A message included in envelopes containing small amounts of a radioactive substance mailed earlier last week to government offices alleged that an Education Ministry foundation is smuggling uranium to North Korea, police sources said Tuesday.

The envelopes, postmarked in Tokyo and containing radioactive powder believed to be monazite, were mailed to 10 government offices, including Prime Minister Yoshiro Mori’s Official Residence, the sources said.

During questioning by police, the president of the foundation, which is based in Tokyo’s Taito Ward, admitted storing a large amount of monazite in the Kanto region, including Kumagaya, Saitama Prefecture, and Tatsuno, Nagano Prefecture, the sources said.

While the identity of the envelopes’ sender remains unknown, police suspect that someone who knows the president sent them, the sources said. The name of the president was mentioned in the message.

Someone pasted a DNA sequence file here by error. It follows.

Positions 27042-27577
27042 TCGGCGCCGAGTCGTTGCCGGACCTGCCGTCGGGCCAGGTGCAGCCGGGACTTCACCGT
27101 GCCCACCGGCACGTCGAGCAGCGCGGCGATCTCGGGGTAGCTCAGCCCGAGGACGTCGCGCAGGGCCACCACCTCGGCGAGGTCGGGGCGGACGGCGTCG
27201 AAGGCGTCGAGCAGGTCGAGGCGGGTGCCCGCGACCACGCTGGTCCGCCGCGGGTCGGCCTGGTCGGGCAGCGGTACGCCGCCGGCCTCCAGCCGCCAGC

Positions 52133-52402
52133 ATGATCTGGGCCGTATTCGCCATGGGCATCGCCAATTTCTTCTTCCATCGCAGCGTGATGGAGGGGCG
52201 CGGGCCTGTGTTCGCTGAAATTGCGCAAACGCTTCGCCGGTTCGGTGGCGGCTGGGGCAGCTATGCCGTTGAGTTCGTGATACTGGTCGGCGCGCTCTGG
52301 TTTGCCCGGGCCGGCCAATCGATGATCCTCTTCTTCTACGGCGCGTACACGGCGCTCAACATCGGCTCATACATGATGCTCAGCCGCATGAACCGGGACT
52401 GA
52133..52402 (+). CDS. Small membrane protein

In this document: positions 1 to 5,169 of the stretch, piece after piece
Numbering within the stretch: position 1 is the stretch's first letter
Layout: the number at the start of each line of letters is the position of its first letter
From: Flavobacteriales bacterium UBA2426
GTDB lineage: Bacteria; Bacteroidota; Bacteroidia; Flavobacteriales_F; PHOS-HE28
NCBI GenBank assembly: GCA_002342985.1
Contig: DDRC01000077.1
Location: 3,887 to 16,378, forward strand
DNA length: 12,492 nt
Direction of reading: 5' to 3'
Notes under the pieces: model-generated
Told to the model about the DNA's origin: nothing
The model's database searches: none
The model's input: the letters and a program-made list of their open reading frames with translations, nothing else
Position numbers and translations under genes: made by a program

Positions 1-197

Police and Science and Technology Agency officials have already located the stored monazite, but no harmful levels of radioactivity were detected at the two sites, they said.

Monazite contains Thorium, an element used in nuclear fuels.

The president said that he imported some 50 tons of monazite from Thailand about 20 years ago to sell to operators of hot springs that contain radium, and that the remaining 15 tons of monazite have been in secure storage.

The president said that a man who contacted the foundation six months ago was asking the foundation to sell him some monazite, but that he declined because the man seemed suspicious.

“I have no idea who sent the envelopes,” the president said.

The Public Security Bureau of the Metropolitan Police Department is investigating how the executive imported and stored the materials, and whether he violated a law regulating nuclear reactors and nuclear-related facilities, the sources said.

Each envelope contained several grams of the radioactive substance, but their radioactivity was estimated to be less than 1 microsievert, police said.